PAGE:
Every one of the people who made up the jury in the 2010 trial of the man who killed Chandra Levy had heard about the missing and murdered former federal intern long before they were selected, according to newly released court documents.

Details of the backgrounds of the 12 jurors and four alternates in the trial of Ingmar Guandique were made public Wednesday. The information, contained in questionnaires filled out by the jurors, offers insight into the backgrounds of the individuals who found Guandique guilty of first-degree felony murder in Levy’s death.

Levy’s body was found in Rock Creek Park in 2001. Guandique, 30, was sentenced to 60 years in prison. His attorneys are appealing the verdict.

Of the 16 jurors, 15 attended at least some college. Their average age was 47. Seven lived in Northwest, three lived in Southeast and six lived in Northeast.

All of the jurors had some knowledge of the case, and about half were also familiar with the Salvadoran criminal gang Mara Salvatrucha — also known as MS-13 — of which Guandique was a member.

Some of the jurors had extensive legal backgrounds. Two worked for the Justice Department and one woman had dated a police officer for six years.

One juror admitted to “negative” feelings about illegal immigrants. Guandique was an illegal immigrant from El Salvador.

In pretrial hearings, Guandique’s attorneys had petitioned for a change of venue, fearing that they would not be able to find 16 jurors who were not familiar with the case, which had been heavily covered in the local and national news media. D.C. Superior Court Judge Gerald I. Fisher denied the request.

Most judges instruct potential jurors that knowledge about a case is not enough to be disqualified. In this case, using questions posed by the prosecutors and defense attorneys, attorneys focused on whether the jurors had already formed an opinion about Guandique’s guilt or innocence based on the news coverage.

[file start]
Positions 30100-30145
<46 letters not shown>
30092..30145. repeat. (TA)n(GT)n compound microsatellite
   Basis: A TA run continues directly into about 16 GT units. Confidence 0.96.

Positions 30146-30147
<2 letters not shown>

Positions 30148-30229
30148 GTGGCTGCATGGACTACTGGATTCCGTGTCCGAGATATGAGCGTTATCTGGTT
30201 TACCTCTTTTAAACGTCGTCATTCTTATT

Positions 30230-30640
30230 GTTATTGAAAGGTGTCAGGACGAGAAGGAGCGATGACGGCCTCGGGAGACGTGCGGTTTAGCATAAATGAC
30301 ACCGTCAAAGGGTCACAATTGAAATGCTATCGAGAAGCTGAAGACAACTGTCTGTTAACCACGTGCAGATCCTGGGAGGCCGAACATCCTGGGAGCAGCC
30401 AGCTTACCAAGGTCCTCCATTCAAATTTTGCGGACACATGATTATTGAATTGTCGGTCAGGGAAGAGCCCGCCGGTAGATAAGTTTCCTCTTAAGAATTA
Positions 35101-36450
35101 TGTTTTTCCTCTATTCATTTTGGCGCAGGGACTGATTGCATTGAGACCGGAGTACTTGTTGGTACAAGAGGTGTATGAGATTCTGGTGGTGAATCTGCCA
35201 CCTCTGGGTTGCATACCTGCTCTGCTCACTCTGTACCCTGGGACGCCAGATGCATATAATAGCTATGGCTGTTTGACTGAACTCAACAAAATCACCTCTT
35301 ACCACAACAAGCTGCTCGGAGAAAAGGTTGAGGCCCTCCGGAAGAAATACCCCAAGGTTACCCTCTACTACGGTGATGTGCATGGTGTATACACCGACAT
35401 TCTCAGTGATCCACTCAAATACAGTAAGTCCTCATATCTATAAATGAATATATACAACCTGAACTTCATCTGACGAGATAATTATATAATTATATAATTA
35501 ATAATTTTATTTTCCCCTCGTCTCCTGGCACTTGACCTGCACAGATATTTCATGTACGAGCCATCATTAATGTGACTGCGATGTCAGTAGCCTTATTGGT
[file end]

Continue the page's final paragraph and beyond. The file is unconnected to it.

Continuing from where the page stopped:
The questionnaires were released nearly a week after the D.C. Court of Appeals decided that Fisher erred when he ruled against releasing the questionnaires to the public after repeated news media requests.

The Washington Post and other news outlets filed suit, arguing that not releasing them infringed on the news media’s First Amendment rights. In a 20-page decision, three appellate judges sided with the media.

After the appellate court’s decision, Fisher called the 16 jurors and alerted them that he was going to release the 60-question surveys to the media.

Fisher removed answers to only one question: whether the juror, any family member or close friend, had been a victim of, or accused of, a sexual assault. Some jurors had expressed concern about that answer being made public.

As the jurors were filling out the questionnaires, Fisher promised the jurors that their answers would remain confidential. Such a promise, the court later ruled, “does not trump the First Amendment right of access.”